The city's water supply is absolutely safe. However, if you're susceptible to changes we suggest you drink bottled water for the first few days, which you can buy in supermarkets, kiosks, or liquor stores.
It is not advisable to eat uncooked vegetables that grow close to the soil (for example: lettuce, carrots, strawberries, etc.), unless you get them from an established supermarket chain (like Jumbo, Unimarc or Almac) that monitors the source of their products. Any of these supermarkets have a large stock of packed vegetables guaranteed to have been irrigated with water from a well. Established restaurants will also guarantee this.
No vaccinations are required to enter Chile.
The Hantavirus Pulmonary Syndrome (HPS) is a serious and lethal respiratory disease originally discovered in Manchuria before WWII. It was later identified during the Korean Civil War (1951) and itâ€™s now present in Asia, especially in China where it poses a nationwide health problem. Cases have been reported in Japan and Eastern Europe as well. In the last few years, similar or identical agents have been found in rats and mice in the Western United States. There was an epidemic in Brazil, Paraguay, Argentina and Chile, in 1993.
Presumably, this disease has been present in Chile for several centuries, but modern methods of diagnosis have only now allowed precise identification.
The disease has not reached epidemic status in Chile, and does not represent a significant risk to tourism in the affected zones. The virus has a short life outside the carrier (mostly long tailed mice), which means that in open, well ventilated areas or those exposed to sunlight, it will not survive.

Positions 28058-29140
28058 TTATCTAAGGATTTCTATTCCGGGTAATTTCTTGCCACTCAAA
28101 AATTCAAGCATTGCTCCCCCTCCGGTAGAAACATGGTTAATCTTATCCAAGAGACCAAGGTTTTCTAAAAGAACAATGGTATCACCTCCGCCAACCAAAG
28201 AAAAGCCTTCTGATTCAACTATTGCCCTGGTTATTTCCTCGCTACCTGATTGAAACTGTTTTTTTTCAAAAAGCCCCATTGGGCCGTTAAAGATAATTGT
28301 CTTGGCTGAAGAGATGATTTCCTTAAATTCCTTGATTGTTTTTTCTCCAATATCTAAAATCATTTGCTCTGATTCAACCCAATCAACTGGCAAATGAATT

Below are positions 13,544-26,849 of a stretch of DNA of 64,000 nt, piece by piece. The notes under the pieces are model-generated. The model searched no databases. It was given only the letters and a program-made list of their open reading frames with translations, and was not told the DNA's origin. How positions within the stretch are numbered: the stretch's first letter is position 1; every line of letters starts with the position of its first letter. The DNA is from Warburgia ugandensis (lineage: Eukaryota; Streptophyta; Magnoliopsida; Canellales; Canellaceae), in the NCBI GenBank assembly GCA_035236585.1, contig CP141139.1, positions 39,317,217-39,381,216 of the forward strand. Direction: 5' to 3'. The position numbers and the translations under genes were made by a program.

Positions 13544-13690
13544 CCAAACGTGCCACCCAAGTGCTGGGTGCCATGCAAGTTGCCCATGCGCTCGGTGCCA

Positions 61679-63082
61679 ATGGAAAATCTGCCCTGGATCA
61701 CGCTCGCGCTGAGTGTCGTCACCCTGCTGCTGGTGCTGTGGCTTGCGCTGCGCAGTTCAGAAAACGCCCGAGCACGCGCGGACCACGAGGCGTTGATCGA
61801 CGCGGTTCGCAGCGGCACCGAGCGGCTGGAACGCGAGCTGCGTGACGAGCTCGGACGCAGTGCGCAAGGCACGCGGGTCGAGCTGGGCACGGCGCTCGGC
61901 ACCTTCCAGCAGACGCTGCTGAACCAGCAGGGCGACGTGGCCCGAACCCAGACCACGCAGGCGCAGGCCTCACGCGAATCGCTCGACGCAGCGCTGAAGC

Recommended preventive measures for campers or visitors to rural areas are:
- Before staying in an abandoned or inhabited cabin or refuge, open and ventilate the place for at least 1 hour. Check for the presence of rodents and do not stay inside if traces are found.
- If you are sleeping outside, check the site for mice droppings or dens.
- Do not disturb the rodents in their dens or holes.
- Avoid sleeping close to woodpiles, rubbish or typical rodent habitats.
- Avoid sleeping on the floor without protection. Use a sleeping pad or similar.
- If you use a tent, keep it closed to prevent rodents from getting in.
- Keep your food in rodent proof containers. Bury or burn rubbish (where allowed) being careful not to cause a fire. Keep the camp area clean.
- Boil water if it is not apt for drinking or purify it with iodine or chlorine tablets.
Altitude illness or Puna.
When in high plains, in the northern regions of the country, and in some mountain passes, it might be possible you get altitude sickness. The lack of oxygen and atmospheric pressure may cause you headaches, nausea, shortness of breath, and physical weakness. In five days the body should adapt to the oxygen shortage. However, if the discomfort continues or gets worse you must descend.
Also, it is best youÂ avoid smoking, alcohol, and extensive physical exercise. In the north, it is common to chew "coca" leaves or to drink coca tea, which helps the body alleviate symptoms of altitude illness.